Table of Contents

Handbook of Manufacturing Industries in the World Economy

Handbook of Manufacturing Industries in the World Economy

Research Handbooks in Business and Management series

Edited by John R. Bryson, Jennifer Clark and Vida Vanchan

This interdisciplinary volume provides a critical and multi-disciplinary review of current manufacturing processes, practices, and policies, and broadens our understanding of production and innovation in the world economy. Chapters highlight how firms and industries modify existing processes to produce for established and emerging markets through dynamic and design-driven strategies. This approach allows readers to view transformations in production systems and processes across sectors, technologies and industries. Contributors include scholars ranging from engineering to policy to economic geography. The evidence demonstrates that manufacturing continues to matter in the world economy.

Chapter 3: How does financialization affect manufacturing investment? Preliminary evidence from the US and UK

Susan Christopherson

Subjects: business and management, strategic management, geography, economic geography, urban and regional studies, regional studies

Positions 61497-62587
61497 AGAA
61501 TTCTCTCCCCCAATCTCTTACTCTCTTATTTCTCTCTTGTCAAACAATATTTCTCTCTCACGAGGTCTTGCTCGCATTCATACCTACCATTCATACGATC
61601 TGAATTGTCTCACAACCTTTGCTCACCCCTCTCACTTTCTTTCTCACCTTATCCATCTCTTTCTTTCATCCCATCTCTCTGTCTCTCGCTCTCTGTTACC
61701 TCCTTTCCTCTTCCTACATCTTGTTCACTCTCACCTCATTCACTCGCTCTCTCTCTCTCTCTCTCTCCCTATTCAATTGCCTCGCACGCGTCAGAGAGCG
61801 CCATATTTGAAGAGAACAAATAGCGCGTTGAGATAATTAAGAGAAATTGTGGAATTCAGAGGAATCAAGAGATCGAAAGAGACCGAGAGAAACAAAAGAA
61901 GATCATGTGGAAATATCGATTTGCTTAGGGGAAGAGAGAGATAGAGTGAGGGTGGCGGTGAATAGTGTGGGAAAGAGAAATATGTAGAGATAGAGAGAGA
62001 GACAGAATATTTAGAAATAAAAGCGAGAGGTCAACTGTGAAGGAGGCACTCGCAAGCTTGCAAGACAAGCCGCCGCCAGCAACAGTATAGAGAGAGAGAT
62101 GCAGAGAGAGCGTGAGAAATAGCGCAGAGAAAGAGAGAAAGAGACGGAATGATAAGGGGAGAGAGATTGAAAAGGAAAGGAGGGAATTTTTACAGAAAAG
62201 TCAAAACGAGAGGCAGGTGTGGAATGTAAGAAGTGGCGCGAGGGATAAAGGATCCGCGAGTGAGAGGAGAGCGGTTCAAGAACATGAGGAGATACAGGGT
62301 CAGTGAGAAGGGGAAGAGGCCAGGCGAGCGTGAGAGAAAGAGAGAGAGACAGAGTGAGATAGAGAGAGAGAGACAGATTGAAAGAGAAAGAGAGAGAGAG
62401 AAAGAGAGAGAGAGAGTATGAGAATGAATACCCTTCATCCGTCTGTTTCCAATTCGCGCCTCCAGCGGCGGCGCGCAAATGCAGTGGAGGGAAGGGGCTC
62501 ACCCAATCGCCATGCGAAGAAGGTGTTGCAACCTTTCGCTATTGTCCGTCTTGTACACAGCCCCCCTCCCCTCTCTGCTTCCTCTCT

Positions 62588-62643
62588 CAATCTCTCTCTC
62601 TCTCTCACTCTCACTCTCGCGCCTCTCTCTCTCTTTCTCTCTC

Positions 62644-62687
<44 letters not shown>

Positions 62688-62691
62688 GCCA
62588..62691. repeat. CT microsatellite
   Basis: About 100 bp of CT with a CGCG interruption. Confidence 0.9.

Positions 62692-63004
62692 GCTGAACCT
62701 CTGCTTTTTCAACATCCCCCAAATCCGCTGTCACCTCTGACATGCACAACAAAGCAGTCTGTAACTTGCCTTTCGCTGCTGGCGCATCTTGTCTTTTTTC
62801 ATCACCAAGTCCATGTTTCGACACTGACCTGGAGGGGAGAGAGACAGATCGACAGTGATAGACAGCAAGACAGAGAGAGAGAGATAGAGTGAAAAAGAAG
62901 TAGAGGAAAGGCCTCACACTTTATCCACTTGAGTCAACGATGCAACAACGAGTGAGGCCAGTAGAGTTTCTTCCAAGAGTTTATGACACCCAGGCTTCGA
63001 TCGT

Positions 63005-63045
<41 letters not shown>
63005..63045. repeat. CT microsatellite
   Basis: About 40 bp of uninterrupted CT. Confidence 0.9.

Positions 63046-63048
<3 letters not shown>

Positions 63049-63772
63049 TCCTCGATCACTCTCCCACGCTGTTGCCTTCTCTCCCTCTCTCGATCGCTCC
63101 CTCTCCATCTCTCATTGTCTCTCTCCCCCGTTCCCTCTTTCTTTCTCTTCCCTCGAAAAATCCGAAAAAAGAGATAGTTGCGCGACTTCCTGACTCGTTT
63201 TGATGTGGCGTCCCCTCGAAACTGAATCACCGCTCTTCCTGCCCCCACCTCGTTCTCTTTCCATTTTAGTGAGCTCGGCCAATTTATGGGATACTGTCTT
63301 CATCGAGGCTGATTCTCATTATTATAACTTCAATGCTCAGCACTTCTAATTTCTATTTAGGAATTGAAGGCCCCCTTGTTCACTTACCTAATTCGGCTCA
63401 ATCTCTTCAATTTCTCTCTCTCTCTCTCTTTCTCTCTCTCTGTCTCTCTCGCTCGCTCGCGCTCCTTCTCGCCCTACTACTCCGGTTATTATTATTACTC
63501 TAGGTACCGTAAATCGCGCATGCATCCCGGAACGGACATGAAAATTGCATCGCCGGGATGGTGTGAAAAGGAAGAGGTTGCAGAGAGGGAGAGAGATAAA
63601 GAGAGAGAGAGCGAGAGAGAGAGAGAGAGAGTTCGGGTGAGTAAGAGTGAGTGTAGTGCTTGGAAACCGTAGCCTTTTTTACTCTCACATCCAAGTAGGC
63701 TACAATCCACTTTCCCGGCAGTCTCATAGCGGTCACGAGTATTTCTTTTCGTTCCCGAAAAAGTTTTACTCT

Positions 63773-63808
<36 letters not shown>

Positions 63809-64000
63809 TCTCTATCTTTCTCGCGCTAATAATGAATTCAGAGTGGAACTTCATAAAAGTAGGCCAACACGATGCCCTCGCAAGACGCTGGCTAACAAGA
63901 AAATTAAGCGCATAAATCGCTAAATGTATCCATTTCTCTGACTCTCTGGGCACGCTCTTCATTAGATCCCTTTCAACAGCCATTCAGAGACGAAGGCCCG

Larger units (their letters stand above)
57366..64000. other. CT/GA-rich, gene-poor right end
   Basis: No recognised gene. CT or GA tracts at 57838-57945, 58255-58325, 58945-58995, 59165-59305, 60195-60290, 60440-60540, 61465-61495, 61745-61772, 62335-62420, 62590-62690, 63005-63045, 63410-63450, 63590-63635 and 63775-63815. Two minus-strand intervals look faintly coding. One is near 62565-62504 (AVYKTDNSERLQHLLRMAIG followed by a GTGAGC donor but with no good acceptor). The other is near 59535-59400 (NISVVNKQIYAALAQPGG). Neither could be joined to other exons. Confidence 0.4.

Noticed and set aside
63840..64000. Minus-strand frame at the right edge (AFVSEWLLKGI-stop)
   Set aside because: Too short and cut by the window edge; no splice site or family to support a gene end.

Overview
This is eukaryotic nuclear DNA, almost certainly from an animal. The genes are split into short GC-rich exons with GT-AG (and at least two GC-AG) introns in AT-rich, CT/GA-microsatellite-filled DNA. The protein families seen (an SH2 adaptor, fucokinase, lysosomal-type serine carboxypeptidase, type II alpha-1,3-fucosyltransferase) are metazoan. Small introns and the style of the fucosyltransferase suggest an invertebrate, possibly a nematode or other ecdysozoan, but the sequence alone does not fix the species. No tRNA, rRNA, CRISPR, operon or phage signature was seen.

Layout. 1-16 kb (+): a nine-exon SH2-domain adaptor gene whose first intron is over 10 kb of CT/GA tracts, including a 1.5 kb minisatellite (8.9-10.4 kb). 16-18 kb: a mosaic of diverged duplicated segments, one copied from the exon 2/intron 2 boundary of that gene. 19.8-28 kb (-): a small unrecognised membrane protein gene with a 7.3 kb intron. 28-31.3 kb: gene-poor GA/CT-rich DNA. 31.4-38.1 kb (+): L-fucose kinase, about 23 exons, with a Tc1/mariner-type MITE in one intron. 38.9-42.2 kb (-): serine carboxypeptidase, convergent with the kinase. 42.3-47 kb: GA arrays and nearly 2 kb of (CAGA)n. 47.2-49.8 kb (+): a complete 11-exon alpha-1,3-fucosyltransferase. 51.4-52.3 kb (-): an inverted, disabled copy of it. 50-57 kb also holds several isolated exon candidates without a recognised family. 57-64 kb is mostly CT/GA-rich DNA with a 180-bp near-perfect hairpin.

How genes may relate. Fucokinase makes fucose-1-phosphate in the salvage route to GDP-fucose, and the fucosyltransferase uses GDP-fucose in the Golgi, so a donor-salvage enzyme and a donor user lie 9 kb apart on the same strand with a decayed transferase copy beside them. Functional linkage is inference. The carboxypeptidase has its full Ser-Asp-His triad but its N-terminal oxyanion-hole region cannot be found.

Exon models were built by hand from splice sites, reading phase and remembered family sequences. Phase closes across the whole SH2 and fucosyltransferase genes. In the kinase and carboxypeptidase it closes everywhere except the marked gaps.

In both the US and UK, policymakers have been excited to see a small but significant increase in manufacturing activity and exports in their national economies. Although growth in manufacturing jobs continues to be unpredictable, the creation of manufacturing jobs has been particularly noticeable in light of the major job losses since the early 2000s. The job numbers are not dramatic, however. Approximately 500,000 manufacturing jobs were created in the US between 2009 and 2012 but they represent a fraction of the over 4 million jobs lost in manufacturing since 2000 (Levinson, 2013a). In the UK a recent increase in manufacturing jobs has been slower but exports have been increasing from traditional manufacturing centers, such as the North East (Aldrick, 2013). While not a cause for celebration, these trends have re-awakened interest in manufacturing. There is recognition in both the US and UK that manufacturing matters, not only because of the jobs it creates but also because of its stimulus to innovation and its contribution to exports and the balance of trade. National and regional policymakers are taking a new look at manufacturing and attempting to lure more production firms with promises of tax incentives and workforce training grants.

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